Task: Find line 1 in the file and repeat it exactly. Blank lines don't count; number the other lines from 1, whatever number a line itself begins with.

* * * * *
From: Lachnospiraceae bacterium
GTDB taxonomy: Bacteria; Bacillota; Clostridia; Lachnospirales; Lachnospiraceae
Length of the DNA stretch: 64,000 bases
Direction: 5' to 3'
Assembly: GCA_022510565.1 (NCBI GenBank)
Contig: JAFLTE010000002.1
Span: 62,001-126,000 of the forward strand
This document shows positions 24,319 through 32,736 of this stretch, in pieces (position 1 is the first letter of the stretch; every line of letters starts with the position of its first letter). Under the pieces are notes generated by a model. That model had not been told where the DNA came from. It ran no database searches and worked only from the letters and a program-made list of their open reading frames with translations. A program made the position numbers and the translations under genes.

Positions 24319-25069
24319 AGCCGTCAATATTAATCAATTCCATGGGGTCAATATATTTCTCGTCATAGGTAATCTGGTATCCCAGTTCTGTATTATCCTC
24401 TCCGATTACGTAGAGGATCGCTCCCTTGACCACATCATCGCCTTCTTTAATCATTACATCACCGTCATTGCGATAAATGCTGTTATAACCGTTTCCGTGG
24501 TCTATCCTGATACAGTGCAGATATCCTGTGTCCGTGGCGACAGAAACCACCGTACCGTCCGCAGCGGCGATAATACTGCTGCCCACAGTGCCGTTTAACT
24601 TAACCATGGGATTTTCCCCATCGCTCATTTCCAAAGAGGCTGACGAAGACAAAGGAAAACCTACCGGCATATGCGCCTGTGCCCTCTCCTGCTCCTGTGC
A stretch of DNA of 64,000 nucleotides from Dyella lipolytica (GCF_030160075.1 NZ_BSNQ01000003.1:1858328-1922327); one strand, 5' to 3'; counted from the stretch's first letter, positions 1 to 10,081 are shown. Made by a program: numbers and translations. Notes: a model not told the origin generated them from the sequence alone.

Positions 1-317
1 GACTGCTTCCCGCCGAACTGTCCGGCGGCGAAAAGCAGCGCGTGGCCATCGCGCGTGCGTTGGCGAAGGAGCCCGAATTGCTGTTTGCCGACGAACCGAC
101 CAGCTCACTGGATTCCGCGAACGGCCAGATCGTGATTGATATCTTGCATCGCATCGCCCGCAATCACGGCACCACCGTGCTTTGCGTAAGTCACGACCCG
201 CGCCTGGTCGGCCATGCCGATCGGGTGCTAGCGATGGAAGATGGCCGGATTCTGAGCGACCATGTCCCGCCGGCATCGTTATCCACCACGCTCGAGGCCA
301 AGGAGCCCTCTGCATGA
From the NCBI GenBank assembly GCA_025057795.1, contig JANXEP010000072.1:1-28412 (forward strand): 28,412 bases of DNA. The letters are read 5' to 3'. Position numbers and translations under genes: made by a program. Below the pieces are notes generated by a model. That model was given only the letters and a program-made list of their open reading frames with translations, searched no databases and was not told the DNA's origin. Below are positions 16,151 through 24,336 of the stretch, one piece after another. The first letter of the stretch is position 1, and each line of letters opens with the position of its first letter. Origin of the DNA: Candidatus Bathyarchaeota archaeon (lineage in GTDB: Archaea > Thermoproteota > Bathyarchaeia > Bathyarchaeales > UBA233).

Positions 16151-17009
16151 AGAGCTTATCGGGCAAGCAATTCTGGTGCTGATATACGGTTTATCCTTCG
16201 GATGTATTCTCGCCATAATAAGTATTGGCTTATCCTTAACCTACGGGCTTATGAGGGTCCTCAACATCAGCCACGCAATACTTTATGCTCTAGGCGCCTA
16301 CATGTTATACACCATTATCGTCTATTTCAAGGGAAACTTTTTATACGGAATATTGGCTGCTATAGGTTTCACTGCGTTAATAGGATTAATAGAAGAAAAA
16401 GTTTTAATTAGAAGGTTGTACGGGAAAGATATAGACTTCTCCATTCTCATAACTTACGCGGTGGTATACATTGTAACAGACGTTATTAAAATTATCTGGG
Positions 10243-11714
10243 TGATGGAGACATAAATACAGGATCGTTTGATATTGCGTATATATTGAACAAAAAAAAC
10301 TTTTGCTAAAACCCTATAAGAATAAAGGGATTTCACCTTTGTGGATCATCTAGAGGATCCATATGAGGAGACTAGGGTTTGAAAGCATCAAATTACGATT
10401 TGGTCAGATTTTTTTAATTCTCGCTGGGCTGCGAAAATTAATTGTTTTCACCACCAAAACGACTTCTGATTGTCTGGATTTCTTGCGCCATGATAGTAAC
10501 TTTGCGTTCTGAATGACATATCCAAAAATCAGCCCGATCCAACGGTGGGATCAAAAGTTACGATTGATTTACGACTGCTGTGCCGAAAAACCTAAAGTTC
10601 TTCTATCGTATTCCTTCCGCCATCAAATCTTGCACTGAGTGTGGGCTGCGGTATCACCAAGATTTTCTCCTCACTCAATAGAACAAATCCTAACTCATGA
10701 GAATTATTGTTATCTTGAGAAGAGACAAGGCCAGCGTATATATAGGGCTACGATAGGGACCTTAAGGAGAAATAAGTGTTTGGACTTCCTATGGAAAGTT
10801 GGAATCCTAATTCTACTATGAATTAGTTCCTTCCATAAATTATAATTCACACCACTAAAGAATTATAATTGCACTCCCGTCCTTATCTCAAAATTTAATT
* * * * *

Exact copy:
From: Lachnospiraceae bacterium